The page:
The Rajya Sabha is losing its sheen as an exalted forum for scholarly debate
The ruling BJP now has 86 members in the Rajya Sabha after elections to 19 seats across several States on Friday. This is the highest number for the party in the Upper House, though it is still short of the halfway mark. Of a total of 61 vacancies, 42 were filled unopposed earlier and of the 19 contests, the BJP won eight while the Congress won four. Of the 61 outgoing members, 17 were from the Congress and 15 from the BJP. With this round of elections, the BJP’s tally increased by 11, from 75. The Congress now has 41. The Opposition benches will now have veterans such as H.D. Deve Gowda, Mallikarjun Kharge (both from Karnataka) Digvijaya Singh (from Madhya Pradesh) and Shibu Soren (from Jharkhand) and K.C. Venugopal (from Rajasthan). A noticeable addition to the treasury benches is Jyotiraditya Scindia, whose defection from the Congress in March brought down the Kamal Nath government in Madhya Pradesh, and brought the BJP back to power there. Bhubaneswar Kalita, the Congress’s chief whip in the Rajya Sabha until August last year, is now returning as a BJP member from Assam. All this point to a pattern of the BJP’s frenzied approach to increasing its Rajya Sabha strength.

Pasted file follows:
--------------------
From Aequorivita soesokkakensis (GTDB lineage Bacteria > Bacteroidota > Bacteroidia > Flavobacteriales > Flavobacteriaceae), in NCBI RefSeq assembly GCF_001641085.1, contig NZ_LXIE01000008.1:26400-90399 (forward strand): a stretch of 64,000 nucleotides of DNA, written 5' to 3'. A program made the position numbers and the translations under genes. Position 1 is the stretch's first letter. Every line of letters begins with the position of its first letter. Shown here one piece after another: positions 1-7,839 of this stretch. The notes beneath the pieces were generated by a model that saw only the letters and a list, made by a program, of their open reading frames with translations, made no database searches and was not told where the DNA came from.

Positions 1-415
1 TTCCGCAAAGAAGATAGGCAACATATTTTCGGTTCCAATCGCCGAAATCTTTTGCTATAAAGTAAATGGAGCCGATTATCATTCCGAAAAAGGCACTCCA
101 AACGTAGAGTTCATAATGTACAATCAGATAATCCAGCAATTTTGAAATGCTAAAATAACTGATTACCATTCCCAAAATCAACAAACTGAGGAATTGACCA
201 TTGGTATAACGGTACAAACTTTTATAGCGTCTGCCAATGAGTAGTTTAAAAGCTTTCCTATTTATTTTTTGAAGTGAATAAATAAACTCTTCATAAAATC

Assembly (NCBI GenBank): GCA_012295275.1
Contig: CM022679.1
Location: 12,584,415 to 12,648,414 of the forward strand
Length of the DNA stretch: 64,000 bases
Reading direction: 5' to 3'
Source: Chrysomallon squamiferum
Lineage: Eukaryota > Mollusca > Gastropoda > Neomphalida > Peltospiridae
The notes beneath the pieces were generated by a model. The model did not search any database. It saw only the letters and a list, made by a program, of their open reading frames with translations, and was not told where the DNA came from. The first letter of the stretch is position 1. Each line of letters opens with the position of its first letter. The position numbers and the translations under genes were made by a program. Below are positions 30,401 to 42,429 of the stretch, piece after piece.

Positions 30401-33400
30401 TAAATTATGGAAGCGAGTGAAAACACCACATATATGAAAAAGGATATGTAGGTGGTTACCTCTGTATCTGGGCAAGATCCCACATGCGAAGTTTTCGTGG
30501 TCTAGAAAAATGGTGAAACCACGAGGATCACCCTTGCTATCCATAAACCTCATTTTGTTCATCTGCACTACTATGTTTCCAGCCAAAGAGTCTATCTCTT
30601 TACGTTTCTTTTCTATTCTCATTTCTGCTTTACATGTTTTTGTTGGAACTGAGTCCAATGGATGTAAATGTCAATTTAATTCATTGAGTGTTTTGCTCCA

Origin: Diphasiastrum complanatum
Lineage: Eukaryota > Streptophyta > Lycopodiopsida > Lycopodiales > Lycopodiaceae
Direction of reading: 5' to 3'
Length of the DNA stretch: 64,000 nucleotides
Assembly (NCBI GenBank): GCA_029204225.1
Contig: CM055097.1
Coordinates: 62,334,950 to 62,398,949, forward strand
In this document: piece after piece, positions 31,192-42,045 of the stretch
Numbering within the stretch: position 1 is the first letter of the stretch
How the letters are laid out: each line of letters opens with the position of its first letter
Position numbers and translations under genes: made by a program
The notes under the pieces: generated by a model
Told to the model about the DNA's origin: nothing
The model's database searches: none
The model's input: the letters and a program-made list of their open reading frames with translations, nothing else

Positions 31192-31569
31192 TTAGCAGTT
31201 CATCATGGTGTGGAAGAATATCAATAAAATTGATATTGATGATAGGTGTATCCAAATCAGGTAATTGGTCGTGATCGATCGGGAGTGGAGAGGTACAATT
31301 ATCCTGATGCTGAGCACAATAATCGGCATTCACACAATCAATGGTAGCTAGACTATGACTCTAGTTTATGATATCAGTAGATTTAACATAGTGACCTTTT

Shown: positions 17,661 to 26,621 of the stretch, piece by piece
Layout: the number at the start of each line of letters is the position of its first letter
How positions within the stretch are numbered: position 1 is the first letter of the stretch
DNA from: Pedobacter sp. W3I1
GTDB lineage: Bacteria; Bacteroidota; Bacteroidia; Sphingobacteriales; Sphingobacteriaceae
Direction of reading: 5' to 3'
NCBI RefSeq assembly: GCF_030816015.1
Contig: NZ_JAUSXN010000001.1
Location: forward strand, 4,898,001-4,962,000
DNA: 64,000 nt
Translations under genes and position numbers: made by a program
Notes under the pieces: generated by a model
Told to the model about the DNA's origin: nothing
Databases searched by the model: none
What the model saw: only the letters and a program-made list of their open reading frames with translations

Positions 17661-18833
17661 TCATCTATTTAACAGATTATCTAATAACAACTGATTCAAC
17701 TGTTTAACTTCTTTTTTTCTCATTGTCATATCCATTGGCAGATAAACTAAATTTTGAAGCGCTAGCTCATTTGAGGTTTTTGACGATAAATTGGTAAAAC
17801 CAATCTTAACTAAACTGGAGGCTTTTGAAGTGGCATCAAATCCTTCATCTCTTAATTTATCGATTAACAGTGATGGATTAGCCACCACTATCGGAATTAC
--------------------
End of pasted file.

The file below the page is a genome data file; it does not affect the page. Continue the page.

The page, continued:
After the elections were announced, eight Congress MLAs left the party in Gujarat, and enabled the victory of an extra BJP candidate to the Rajya Sabha. In Rajasthan, the party fielded two candidates though it had the strength to elect only one, leading to speculation that plans were underway to poach Congress MLAs. The sight of political parties hauling in MLAs to luxury confinements ahead of the Rajya Sabha polls has become common. The Council of States institutionalises the sharing of power between the Centre and the State under India’s federal structure. The House of the elders is also considered an exalted forum of scholarship and statesmanship. But this majesty has taken a beating due to factors, including but not limited to machinations that go into its making. The steady ingress of celebrities and business tycoons has not made a serious contribution to the Rajya Sabha’s working. The BJP, under its current leadership, has demonstrated an aversion to deliberations of all types, and the Rajya Sabha has been a particular target. In a country as vast and diverse as India, deliberations are critical. The government has arbitrarily labelled bills as money bills to bypass scrutiny and passing by the Rajya Sabha. And some pieces of legislation with far-reaching effect on the country — to change the status of Jammu and Kashmir, for instance — have been pushed through both Houses. In such a scenario, it is imperative that members work across party lines to uphold Parliament’s constitutional role.